2

I have a figure with a note below (not a caption: "blah blah blah..." in the below MWE). I would like it to be directly below the figure, but currently there is far too much white space separating them.

The code I am currently running is below. I am using the minipage environment because the figure I am inserting is very large (it was generated in Stata, and I have tried saving it in multiple ways without luck). Is there a way to reduce the white space in this environment? I have already tried using \vspace as I do after the caption, and it doesn't work. Same for the caption package, \abovecaptionskip, etc. If someone could help, I would really appreciate it! Thanks in advance.

\documentclass[12pt]{article}

\begin{document}
\begin{figure}[h!] 
\begin{centering}
\begin{minipage}{0.95\textwidth} 
 \caption{My Title Here}\label{mylabel}
 \vspace*{-4cm} 
\includegraphics[height=8in]{figure.pdf}
{\footnotesize blah blah blah blah blah blah blah blah blah blah.\par}
\end{minipage}
\end{centering}
\end{figure}

\end{document}
  • 1
    the minipage and centering environments are doing nothing useful here you just want \centering at the start of the figure (which is already a minipage, essentially), and always leave a blank line before \vspace and before your note – David Carlisle Jun 19 '17 at 23:31
  • the test file produces ! Undefined control sequence. l.9 \includegraphics – David Carlisle Jun 19 '17 at 23:36
0

The root of the problem, I gues, is the white frame around the figure generated in Stata. If you crop the figure appropriately, it will fit easily on the page as the example below. The showframe option is just for testing, you can remove it later. Also, \vspace is not needed here as well as the minipage as @DavidCarlisle mentioned.

\documentclass[12pt]{article}
\usepackage{graphicx}
\usepackage[margin=1in,showframe]{geometry}
\begin{document}

\begin{figure}[h!] 
   \centering    
     \caption{My Title Here}\label{mylabel}

     %\vspace*{-4cm} 
     \includegraphics[height=8in,width=.95\textwidth]{example-image}

     {\footnotesize blah blah blah blah blah blah blah blah blah blah.\par}      
\end{figure}

\end{document}

enter image description here

  • Thanks @AboAmmar! As you suggested, cropping the figure appropriately was key. I added the trip and crop options to your code as follows, and it worked perfectly: \includegraphics[height=4in,width=.95\textwidth,trim=1cm 7cm 0 6cm, clip] – Y. Zeira Jun 20 '17 at 1:45
1

If I remove the spurious markup and add the missing package inclusion I get

\documentclass[12pt]{article}
\usepackage{graphicx}
\begin{document}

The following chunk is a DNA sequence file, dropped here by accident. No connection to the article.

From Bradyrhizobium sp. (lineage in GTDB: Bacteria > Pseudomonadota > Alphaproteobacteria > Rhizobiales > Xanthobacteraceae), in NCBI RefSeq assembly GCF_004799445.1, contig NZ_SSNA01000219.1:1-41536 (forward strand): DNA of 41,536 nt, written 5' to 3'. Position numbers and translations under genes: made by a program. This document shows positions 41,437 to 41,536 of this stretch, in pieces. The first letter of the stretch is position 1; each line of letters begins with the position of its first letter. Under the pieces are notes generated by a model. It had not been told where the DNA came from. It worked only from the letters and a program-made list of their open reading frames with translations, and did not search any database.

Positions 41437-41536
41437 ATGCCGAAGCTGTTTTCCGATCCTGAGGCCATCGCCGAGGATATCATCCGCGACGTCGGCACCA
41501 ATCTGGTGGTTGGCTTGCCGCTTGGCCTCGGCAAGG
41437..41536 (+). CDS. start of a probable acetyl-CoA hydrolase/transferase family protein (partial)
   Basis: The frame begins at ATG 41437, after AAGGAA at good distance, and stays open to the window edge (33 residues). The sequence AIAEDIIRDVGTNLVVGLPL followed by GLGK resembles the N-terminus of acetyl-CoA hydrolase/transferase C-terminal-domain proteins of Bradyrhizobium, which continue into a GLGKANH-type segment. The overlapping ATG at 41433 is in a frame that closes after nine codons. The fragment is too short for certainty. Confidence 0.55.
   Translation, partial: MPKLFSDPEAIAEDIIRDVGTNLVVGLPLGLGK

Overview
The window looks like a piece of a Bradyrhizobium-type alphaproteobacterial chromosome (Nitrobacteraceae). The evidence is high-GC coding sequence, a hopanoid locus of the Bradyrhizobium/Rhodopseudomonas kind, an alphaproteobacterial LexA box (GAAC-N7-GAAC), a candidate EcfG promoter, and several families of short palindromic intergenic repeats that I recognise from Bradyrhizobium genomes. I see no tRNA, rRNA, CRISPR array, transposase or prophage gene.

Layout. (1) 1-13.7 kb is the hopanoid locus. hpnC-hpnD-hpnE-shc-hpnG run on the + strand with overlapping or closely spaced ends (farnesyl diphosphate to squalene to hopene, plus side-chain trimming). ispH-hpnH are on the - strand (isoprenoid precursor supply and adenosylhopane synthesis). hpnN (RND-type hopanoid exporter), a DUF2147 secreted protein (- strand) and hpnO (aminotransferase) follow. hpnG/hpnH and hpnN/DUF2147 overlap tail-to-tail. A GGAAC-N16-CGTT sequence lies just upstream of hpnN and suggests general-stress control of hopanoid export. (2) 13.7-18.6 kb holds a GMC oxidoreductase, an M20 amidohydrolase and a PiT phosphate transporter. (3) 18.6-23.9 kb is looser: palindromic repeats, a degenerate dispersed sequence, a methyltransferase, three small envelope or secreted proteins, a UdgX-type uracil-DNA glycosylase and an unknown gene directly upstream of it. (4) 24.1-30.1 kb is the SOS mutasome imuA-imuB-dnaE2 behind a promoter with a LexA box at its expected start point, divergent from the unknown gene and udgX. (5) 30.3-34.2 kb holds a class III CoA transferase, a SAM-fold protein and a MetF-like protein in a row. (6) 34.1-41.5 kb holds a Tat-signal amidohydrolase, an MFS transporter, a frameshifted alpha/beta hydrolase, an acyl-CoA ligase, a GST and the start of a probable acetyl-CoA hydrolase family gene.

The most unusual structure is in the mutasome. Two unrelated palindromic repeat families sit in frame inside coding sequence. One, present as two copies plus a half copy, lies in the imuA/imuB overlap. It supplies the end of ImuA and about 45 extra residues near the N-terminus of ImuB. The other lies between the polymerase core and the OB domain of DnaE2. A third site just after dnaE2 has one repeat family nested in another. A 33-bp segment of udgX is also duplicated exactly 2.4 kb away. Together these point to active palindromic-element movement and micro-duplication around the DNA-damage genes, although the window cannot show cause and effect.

\begin{figure}[htp!] 
\centering



 \caption{My Title Here}\label{mylabel}

\includegraphics[height=8in,width=4in]{example-image}

\footnotesize blah blah blah blah blah blah blah blah blah blah.

\end{figure}

\end{document}

which produces

 LaTeX Warning: Float too large for page by 63.38252pt on input line 13.

so you need to lose almost an inch of space somewhere adding -64pt of negative space makes the warning go, but for you to judge whether it is acceptable to steal that much space from the top margin

\documentclass[12pt]{article}
\usepackage{graphicx}
\begin{document}
\begin{figure}[htp!] 
\centering

\vspace{-64pt}


 \caption{My Title Here}\label{mylabel}

\includegraphics[height=8in,width=4in]{example-image}

\footnotesize blah blah blah blah blah blah blah blah blah blah.

\end{figure}

\end{document}

enter image description here

  • Thanks very much, @David Carlisle. I used your code and was able to more or less replicate the figure you created. However, when I use my own figure instead of the example figure, I am still running into my original problem. Do you have any additional ideas I might try? – Y. Zeira Jun 20 '17 at 0:06
  • Just wanted to add that this code also works once the figure is cropped (see below). That was the real problem; once that was solved, multiple ways of coding the figure seem to get the job done. – Y. Zeira Jun 20 '17 at 1:51
0

Really is a good idea change the top margin in only one page to fit a big image? Use the package geometry with showframe option to see where the margins should be. If you need a really big image change the margins consistently (in all the document) but please do not ruin the document layout with a negative \vspace.

But, most probably you can reduce a pinch the image without any noticeble loss of resolution. Any image, independently of their original height and width, will be scaled as far as possible until fit to fill all the horizontal or all the vertical space, without invade the margins, with these options:

height=\textheight,width=\linewidth,keepaspectratio

If you need also two lines of text, is as simple as reduce the height a bit (for instance .95\textheight, to left roughly 32pt for the caption and the footnote in this example:

mwe

\documentclass[12pt]{article}
\usepackage[margin=1in,showframe]{geometry}
\usepackage{graphicx}
\begin{document}
\begin{figure}[htp!]
\abovecaptionskip0pt
\caption{My Title Here}
\centering
\includegraphics%
[height=.95\textheight,width=\linewidth,keepaspectratio]%
{example-image-10x16}\par\footnotesize 
blah blah blah blah blah blah blah blah blah blah.
\end{figure}
\end{document}

Note: As your MWE insert a \vspace*{-4cm} between the caption and the image, I guess that you have a image with a big empty space. The right solution in this case is crop the original image with a external tool, as Gimp, or use the trim and clip options in \includegraphics. See How to crop background from image automatically?

  • Thanks, @Fran! You are right - the key was to crop the original image, which I did using the trim and clip options in \includegraphics as you suggested. I added those options to your code as follows: \includegraphics[height=.95\textheight, width=6in, keepaspectratio, trim=1cm 7cm 0 6cm, clip] – Y. Zeira Jun 20 '17 at 1:40

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